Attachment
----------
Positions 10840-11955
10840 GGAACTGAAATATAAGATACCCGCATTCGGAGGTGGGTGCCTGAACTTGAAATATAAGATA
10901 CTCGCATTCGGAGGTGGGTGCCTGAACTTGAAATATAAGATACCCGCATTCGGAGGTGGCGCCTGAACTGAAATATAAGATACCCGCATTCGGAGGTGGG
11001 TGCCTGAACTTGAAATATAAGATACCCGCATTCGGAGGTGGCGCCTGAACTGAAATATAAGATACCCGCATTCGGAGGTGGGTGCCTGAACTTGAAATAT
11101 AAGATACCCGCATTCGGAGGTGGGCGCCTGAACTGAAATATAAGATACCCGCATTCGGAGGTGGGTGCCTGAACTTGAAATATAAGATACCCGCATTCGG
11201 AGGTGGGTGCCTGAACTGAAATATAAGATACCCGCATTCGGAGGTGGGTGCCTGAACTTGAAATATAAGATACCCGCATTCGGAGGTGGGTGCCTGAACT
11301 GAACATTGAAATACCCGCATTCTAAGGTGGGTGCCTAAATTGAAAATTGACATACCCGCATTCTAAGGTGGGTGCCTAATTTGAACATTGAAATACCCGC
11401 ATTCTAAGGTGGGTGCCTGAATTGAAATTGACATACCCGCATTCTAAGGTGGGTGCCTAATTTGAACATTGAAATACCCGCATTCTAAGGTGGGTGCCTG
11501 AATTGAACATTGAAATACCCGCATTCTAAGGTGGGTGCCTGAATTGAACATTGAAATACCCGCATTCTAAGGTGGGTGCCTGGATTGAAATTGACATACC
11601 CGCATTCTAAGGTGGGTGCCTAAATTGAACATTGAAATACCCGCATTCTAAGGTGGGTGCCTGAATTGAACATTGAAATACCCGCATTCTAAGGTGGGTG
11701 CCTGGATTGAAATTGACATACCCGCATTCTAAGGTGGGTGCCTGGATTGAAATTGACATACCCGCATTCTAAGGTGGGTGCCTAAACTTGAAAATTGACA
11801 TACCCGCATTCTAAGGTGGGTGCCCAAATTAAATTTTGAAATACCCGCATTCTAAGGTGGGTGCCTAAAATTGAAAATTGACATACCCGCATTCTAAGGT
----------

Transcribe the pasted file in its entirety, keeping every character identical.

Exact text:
Positions 10840-11955
10840 GGAACTGAAATATAAGATACCCGCATTCGGAGGTGGGTGCCTGAACTTGAAATATAAGATA
10901 CTCGCATTCGGAGGTGGGTGCCTGAACTTGAAATATAAGATACCCGCATTCGGAGGTGGCGCCTGAACTGAAATATAAGATACCCGCATTCGGAGGTGGG
11001 TGCCTGAACTTGAAATATAAGATACCCGCATTCGGAGGTGGCGCCTGAACTGAAATATAAGATACCCGCATTCGGAGGTGGGTGCCTGAACTTGAAATAT
11101 AAGATACCCGCATTCGGAGGTGGGCGCCTGAACTGAAATATAAGATACCCGCATTCGGAGGTGGGTGCCTGAACTTGAAATATAAGATACCCGCATTCGG
11201 AGGTGGGTGCCTGAACTGAAATATAAGATACCCGCATTCGGAGGTGGGTGCCTGAACTTGAAATATAAGATACCCGCATTCGGAGGTGGGTGCCTGAACT
11301 GAACATTGAAATACCCGCATTCTAAGGTGGGTGCCTAAATTGAAAATTGACATACCCGCATTCTAAGGTGGGTGCCTAATTTGAACATTGAAATACCCGC
11401 ATTCTAAGGTGGGTGCCTGAATTGAAATTGACATACCCGCATTCTAAGGTGGGTGCCTAATTTGAACATTGAAATACCCGCATTCTAAGGTGGGTGCCTG
11501 AATTGAACATTGAAATACCCGCATTCTAAGGTGGGTGCCTGAATTGAACATTGAAATACCCGCATTCTAAGGTGGGTGCCTGGATTGAAATTGACATACC
11601 CGCATTCTAAGGTGGGTGCCTAAATTGAACATTGAAATACCCGCATTCTAAGGTGGGTGCCTGAATTGAACATTGAAATACCCGCATTCTAAGGTGGGTG
11701 CCTGGATTGAAATTGACATACCCGCATTCTAAGGTGGGTGCCTGGATTGAAATTGACATACCCGCATTCTAAGGTGGGTGCCTAAACTTGAAAATTGACA
11801 TACCCGCATTCTAAGGTGGGTGCCCAAATTAAATTTTGAAATACCCGCATTCTAAGGTGGGTGCCTAAAATTGAAAATTGACATACCCGCATTCTAAGGT